Many aspects of Waldorf philosophy are in stark contrast to our traditional educational system today.  Academics are not started in Waldorf education until age 7 or first grade.  The education is devoid of monotony, pressure, all-consuming  testing, and overwhelming homework.  Computers are absent from the classrooms.  In fact, watching television, computer, or gaming screens of any kind is discouraged, as it is thought to actually change the brain’s development in young children.  Children who watch hours of TV need entertained more and are less able to empathize, to recognize emotions in others.  Furthermore, frequent viewers are victimized by the relentless advertisements pervading children’s programming, whose sole purpose is to create “cradle to grave” consumers out of our children.  The main lesson teacher actually moves through first to eighth grade with the class.  It allows the teacher to really know each student and create a unique bond with each student and family, as well as providing continuity from year to year.  The teacher is unable to evade problem behaviors or situations, but must create solutions for each student within the realm of his/her classroom.  Attempts are made to address many personalities and learning styles, so that each child can feel some sense of success and confidence.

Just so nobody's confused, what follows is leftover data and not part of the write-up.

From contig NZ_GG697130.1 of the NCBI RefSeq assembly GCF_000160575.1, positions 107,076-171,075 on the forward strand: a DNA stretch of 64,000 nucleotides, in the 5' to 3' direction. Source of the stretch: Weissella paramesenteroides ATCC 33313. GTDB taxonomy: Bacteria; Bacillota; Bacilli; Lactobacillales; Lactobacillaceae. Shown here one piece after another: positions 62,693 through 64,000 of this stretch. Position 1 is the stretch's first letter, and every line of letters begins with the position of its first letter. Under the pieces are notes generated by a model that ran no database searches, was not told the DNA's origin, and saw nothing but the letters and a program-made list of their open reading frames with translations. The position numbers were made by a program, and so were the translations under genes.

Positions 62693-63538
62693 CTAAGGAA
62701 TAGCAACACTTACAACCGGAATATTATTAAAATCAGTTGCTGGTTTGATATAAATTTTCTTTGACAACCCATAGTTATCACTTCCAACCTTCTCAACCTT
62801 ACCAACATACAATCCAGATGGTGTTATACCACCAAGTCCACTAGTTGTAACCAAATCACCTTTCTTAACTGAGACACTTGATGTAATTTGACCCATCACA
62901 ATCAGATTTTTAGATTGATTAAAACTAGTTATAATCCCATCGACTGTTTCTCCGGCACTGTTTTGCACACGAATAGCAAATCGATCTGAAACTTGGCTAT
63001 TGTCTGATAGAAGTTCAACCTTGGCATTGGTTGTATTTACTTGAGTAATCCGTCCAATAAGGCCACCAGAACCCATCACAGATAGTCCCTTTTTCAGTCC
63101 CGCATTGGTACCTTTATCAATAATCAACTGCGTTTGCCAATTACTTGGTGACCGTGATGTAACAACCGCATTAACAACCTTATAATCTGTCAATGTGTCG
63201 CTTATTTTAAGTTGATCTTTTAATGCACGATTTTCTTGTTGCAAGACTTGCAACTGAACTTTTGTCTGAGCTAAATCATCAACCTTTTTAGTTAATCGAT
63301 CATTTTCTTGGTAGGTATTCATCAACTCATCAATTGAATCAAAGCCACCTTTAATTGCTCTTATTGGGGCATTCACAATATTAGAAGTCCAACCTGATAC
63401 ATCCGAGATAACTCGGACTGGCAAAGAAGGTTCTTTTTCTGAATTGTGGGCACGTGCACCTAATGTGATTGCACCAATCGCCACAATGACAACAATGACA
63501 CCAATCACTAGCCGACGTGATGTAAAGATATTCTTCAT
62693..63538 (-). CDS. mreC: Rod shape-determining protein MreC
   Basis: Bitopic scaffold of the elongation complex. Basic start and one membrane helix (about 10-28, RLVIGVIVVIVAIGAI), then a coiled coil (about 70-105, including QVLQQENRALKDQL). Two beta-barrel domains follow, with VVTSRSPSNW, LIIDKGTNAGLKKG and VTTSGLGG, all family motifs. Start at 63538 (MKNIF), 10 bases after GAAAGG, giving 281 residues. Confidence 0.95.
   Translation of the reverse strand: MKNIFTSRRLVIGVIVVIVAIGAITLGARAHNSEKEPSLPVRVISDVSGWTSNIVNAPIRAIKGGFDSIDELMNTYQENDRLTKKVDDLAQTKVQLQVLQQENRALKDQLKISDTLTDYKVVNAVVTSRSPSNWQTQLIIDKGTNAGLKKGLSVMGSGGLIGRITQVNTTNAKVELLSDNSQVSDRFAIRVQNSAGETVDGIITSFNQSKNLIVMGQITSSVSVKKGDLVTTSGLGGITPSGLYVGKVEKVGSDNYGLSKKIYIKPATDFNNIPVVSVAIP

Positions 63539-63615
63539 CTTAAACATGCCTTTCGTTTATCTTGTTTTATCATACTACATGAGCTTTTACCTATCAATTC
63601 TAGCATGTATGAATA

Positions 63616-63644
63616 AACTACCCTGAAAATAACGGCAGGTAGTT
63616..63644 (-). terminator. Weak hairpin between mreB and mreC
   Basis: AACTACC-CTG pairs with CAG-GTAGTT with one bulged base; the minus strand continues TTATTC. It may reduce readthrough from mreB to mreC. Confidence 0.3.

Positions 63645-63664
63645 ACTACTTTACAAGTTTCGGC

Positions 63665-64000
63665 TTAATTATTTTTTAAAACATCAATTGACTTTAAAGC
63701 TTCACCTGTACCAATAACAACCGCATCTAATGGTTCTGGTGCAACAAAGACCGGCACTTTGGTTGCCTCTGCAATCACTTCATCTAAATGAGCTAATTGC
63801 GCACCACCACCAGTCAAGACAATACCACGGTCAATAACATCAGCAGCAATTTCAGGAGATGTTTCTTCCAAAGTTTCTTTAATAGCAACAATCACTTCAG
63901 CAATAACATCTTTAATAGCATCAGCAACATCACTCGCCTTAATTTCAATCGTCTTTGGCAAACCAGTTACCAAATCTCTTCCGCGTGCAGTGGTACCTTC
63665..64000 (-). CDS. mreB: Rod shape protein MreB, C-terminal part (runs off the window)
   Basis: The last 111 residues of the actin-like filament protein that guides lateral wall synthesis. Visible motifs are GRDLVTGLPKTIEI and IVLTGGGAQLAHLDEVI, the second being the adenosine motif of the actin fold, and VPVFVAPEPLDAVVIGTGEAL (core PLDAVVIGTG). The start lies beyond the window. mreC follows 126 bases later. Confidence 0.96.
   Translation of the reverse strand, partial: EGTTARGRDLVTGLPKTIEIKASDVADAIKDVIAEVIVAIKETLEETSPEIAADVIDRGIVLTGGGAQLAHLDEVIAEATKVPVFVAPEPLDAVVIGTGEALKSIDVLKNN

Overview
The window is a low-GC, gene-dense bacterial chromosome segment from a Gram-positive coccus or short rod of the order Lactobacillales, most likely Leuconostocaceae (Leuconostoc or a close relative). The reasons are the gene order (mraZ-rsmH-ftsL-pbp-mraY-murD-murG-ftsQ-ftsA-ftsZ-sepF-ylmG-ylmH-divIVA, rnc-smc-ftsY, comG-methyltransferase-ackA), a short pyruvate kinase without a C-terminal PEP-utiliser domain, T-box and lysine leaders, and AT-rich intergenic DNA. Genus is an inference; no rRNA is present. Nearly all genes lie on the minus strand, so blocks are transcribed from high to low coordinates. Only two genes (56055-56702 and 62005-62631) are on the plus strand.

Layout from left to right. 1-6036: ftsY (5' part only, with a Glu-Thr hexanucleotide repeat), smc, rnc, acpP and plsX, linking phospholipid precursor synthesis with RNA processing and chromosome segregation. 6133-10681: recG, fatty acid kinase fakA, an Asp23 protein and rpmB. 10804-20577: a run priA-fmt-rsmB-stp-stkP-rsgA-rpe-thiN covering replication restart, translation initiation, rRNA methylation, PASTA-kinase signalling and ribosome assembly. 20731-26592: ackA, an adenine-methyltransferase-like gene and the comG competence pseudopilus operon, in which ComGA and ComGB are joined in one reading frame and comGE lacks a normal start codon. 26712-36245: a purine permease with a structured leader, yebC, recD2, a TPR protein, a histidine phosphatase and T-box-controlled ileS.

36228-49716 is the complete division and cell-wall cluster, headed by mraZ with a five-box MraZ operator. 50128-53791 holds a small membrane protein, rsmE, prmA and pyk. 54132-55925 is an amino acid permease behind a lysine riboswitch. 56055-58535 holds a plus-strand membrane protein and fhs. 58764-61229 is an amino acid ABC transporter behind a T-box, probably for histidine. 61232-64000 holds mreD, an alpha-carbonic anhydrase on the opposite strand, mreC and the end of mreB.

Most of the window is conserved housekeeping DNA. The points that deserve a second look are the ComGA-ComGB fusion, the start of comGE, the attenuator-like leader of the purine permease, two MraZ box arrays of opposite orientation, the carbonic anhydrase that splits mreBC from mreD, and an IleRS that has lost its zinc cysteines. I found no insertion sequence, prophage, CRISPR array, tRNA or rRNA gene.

My children view the world around them with unadulterated wonder and curiosity.  They are engaged, and they love school.  In fact, last summer, when they were on vacation for a short two weeks, they were asking me “When do we get to go back to school?”  These moments, in addition to many others,  solidify for me that we made the “right” decision.  I realize we have many decisions and situations to maneuver ahead of us, involving driving, the internet, curfews, and colleges.  However, Waldorf education is helping us parent our children into happy, healthy, and successful individuals.  If it sounds like the right decision for your child(ren) and family, please learn more at


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Bridging The Gap

»Posted by on Nov 20, 2014 in School News | 0 comments

BridgingTheGapImageHeaderEVERY gift is important.

Tax-deductible gifts to the annual fund go directly toward teachers’ salaries, facility needs, classroom supplies, and tuition aid.

Spring Garden relies on gifts from the annual giving campaign to make up the difference between tuition and the actual cost of educating our students.  That gap is $600 per student.

We are asking that you help us bridge this gap with your tax deductible donation.  Click to Donate Today.


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SGWS Students in OMEA Honors Choir

»Posted by on Nov 20, 2014 in School News | 0 comments

Grimes2Four students from Spring Garden Waldorf School have been accepted into the 2014 Ohio Music Association District VI Middle School Honor Choir.

Mr. Grimes nominated, and the College of Wooster accepted:

  • Sarah Caley
  • Jules Christensen
  • Eli Hansen
  • Grace Hecky